Light up, light up, Wenona!
Last week, Wenona’s Year 4 students helped to build a brighter future for children in remote communities in PNG, by making solar lights so they can study after dark.
Throughout this term, Ms Gordon and Ms Monk’s Year 4 students have been exploring rights and responsibilities through their Sharing the Planet Unit of Inquiry, and more specifically, the right of all children to an education. It’s prompted them to look more deeply into the United Nations Convention of the Rights of the Child, and to think about how children’s access to education in Australia compares with neighbouring and developing countries. They were surprised to learn that even though a mere 3.6 kilometres separates Australia from Papua New Guinea (PNG), there is a striking disparity of poverty and wealth between our two countries, with 38 percent of children under the age of eight in PNG unable to read or write.
In the course of their research, Year 4 also discovered that 1.4 billion people from around the world don’t have access to reliable electricity – something that here in Australia, we largely take for granted. As Ms Gordon explained, solar lights have economic and health benefits for people living in isolated regions of the world, without access to electricity. “A lot of people rely on kerosene lamps, candles and wood,” she said. “They are bad for their health, bad for the environment and they are expensive, with a lot of the household income going towards these types of fuels.”
PNG holds a special place in Ms Gordon’s heart. She was last there in 2018, when she accompanied a group of Wenona students and their mums on the Kokoda Trail. While she was there, she took the opportunity to deliver some solar-powered lights to a remote village community. She was able to see for herself just how important these lights are for school-aged children, enabling them to study after dark.
The students decided they too wanted to take positive action. So, Ms Gordon contacted the Kokoda Track Foundation (KTF), who work closely with Australian charity, Solar Buddy, enabling students in Australia to build solar-powered lights to send to children living in remote communities overseas. The lights are small, portable and waterproof, making them perfect for kids to use, especially in the tropical conditions of PNG.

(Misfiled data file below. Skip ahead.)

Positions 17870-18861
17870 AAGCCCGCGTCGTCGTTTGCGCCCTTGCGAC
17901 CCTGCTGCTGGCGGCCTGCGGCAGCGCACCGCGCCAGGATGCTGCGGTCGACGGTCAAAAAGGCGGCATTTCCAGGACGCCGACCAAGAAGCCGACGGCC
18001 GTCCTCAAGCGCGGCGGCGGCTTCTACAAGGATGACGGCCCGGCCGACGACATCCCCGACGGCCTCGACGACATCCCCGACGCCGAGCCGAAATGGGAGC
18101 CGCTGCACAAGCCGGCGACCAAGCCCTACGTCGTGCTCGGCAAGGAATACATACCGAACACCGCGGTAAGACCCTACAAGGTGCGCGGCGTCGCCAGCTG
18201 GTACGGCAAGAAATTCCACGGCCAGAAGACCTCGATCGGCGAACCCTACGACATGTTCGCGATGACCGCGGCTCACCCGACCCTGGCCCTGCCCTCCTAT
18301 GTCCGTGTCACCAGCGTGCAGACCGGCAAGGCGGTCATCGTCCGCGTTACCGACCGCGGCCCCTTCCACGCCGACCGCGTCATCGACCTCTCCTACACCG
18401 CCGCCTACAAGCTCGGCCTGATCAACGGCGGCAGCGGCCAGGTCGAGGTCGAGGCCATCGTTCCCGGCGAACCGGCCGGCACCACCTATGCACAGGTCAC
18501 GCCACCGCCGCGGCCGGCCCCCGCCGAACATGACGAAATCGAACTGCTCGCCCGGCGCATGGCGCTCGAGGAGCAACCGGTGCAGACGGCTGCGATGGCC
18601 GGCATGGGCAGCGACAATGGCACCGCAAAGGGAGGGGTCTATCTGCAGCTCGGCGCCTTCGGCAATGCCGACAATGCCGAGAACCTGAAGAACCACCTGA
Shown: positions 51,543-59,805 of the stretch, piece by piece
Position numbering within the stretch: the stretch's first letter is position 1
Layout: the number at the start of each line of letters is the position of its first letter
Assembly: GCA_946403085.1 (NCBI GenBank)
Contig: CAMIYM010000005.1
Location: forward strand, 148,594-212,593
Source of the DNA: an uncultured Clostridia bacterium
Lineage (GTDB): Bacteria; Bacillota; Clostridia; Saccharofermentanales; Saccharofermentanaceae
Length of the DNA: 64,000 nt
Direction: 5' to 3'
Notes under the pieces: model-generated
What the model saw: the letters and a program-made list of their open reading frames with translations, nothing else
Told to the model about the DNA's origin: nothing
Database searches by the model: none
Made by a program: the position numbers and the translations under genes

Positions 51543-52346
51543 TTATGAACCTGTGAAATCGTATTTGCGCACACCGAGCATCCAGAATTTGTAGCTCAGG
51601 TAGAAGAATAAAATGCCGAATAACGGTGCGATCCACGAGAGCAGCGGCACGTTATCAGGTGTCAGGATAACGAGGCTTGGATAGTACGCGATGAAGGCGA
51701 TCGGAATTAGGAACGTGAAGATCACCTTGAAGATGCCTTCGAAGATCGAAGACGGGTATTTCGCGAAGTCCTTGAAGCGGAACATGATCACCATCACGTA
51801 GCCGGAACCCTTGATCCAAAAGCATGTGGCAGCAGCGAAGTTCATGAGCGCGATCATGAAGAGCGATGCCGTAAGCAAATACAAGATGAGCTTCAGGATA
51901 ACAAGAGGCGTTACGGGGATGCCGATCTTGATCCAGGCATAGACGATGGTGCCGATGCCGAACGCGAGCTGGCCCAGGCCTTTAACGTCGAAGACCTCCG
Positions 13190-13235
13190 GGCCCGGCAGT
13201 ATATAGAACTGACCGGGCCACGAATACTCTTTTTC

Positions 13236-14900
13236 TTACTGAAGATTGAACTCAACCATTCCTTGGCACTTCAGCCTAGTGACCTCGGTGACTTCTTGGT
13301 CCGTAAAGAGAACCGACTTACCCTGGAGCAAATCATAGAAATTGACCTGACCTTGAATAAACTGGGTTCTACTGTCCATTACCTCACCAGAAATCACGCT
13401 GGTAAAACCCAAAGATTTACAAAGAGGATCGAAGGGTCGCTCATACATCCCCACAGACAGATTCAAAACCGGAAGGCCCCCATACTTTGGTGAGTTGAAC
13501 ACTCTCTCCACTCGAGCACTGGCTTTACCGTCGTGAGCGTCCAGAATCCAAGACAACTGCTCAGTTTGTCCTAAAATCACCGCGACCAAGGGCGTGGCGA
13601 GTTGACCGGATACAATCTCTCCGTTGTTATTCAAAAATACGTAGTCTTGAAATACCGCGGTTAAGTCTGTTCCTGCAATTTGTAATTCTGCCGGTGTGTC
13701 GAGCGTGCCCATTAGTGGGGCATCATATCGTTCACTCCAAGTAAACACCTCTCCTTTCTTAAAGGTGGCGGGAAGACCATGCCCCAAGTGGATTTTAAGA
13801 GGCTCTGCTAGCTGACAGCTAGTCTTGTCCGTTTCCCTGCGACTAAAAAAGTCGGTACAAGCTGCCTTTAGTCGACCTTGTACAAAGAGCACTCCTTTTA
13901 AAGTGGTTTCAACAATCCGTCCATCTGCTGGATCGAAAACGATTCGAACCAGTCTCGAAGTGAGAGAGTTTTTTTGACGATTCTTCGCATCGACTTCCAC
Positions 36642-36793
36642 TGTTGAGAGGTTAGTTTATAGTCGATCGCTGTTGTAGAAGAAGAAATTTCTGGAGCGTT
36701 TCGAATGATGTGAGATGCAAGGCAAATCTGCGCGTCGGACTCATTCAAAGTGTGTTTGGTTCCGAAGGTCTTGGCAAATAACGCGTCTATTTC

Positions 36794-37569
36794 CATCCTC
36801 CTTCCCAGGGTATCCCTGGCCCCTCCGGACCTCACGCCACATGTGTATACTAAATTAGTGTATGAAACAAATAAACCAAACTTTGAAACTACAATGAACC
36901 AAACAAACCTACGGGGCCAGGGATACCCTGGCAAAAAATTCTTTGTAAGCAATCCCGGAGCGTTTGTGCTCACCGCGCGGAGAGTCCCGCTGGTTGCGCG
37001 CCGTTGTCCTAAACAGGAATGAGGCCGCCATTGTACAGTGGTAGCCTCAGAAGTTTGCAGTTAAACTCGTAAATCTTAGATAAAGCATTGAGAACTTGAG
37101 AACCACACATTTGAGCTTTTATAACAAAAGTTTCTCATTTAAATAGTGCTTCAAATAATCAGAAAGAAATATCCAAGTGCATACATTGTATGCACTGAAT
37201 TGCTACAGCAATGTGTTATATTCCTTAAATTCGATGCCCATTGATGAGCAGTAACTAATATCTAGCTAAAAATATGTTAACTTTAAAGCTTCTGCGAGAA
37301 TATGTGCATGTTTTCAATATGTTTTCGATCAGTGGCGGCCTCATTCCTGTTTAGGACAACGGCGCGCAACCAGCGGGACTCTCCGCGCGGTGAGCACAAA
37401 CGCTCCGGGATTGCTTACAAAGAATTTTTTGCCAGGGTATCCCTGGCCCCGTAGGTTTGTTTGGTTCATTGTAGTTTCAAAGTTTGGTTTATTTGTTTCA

“All you have to do is click a button and charge them,” explained Ms Gordon. “They work for up to eight hours a day.”
Prior to making the solar lights, Year 4 participated in a Zoom conference call with Martha Bentley, Programs Manager – Education with KTF. She explained a little bit about how hard life can be for people living in remote and rural communities in PNG, and how important education is as a way out of poverty. She said that access to a solar light can be life-changing for a child here, enabling them to study out of school hours. It made the students reflect that as Australia is neighbours with PNG, we really have a duty to lend a hand.
After talking with Martha, the students were excited to make the Solar Buddy lights. They worked collaboratively together, following the instructions to make their light packs. They were also excited to write messages to the families who will receive their solar lights. And they all hope that one day, they can pop over to PNG on a field trip to further their research and meet some of the children in remote communities to further understand their experiences of schooling.
After the lesson, Lucinda reflected long and hard on what she had learnt. She decided she wanted to do more to help children in need, so she researched how to make slime and came up with the idea of selling slime and smiles to raise money for the Smith Family here in Australia. With 10,740 children experiencing disadvantage, Lucinda is determined to raise as much money as she can so that she can play a part in making sure they don’t fall even further behind.
Our aim is that through inquiry, our students come up with responsible, thoughtful and meaningful action that will make a positive impact. Over the course of this term, it’s been great to see our students become more internationally minded and develop higher-level reflective thinking skills about the world and their place in it. It’s also been great to see them connect their learning about rights and responsibilities and give it a sense of purpose by making solar lights. And it’s great to see this impact have a domino effect, in that it also inspired Lucinda to think critically and creatively, do her own research and take personal action to make a difference for people in need.
Great work Year 4!